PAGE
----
Recently, Disney chose to contract directly with the two hospital CINs for their self-insured HMO plan, eliminating many independent physicians, both primary care and specialists, causing their employees to change physicians and convert to hospital-owned physicians for care. Disney's decision to direct contract with the hospitals may come back to haunt them over time, resulting in even higher costs to them and their employees.

Independent physicians continue to fend off hospital forces that eliminate their access to patient care, trying to control their payer- physician relationships and contracting, and moving patients seeing independent physicians to their hospital-owned practices. The patient is usually unaware of this strategy and finds themselves paying higher out-of-pocket costs for care.

Unfortunately, when a patient ends up in a hospital ER or is admitted, they usually have no choice in which physicians provide their care. One solution is to work through their primary care physician and hospitalist to access the physicians of their choice. Patients need to be more educated and in control of this process by asking for their doctors when in an acute care position. We have experienced numerous incidences where our patients are redirected to hospital-owned physicians.

If the large self-insured employers in central Florida like Disney are convinced by the hospital CINs to sign these direct to employer contracts, costs will only increase, and access to care will be limited to hospital-owned physicians.

Employers are continually seeing double digit rate increases in the fully-insured area, and self-insured employers continue to experience higher claims costs for their employees and families. Independent physicians and independent ancillaries are the solution to these continued rising costs.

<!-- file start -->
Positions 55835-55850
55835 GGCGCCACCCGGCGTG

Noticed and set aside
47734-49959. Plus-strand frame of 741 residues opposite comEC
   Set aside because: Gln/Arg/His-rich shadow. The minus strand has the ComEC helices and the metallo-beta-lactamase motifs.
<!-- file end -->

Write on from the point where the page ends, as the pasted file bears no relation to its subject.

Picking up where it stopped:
Family of four premium costs are approaching $2,000 per month, and that can only represent 60 percent of total costs. It is estimated that up to 40 percent of costs are paid out-of-pocket by patients today. A significant saving to patients can be made if services are provided by an independent provider.

It would seem that employers and consumers would wake up and understand that healthcare costs can be reined in if transparency in pricing and quality are more evident. Our legislators need to continue to explore alternative delivery methods, just like we do in all other segments of our economy.

Buyer beware, consumer be educated, employer continue to educate. Central Florida has one of the finest healthcare delivery systems in the U.S. Let's just use our resources appropriately.

Larry Jones, is the Executive Director of the Integrated Independent Physicians Network and Chief Executive Officer of Independent Healthcare Partners (IHP), a Maitland-based healthcare company. He can be reached at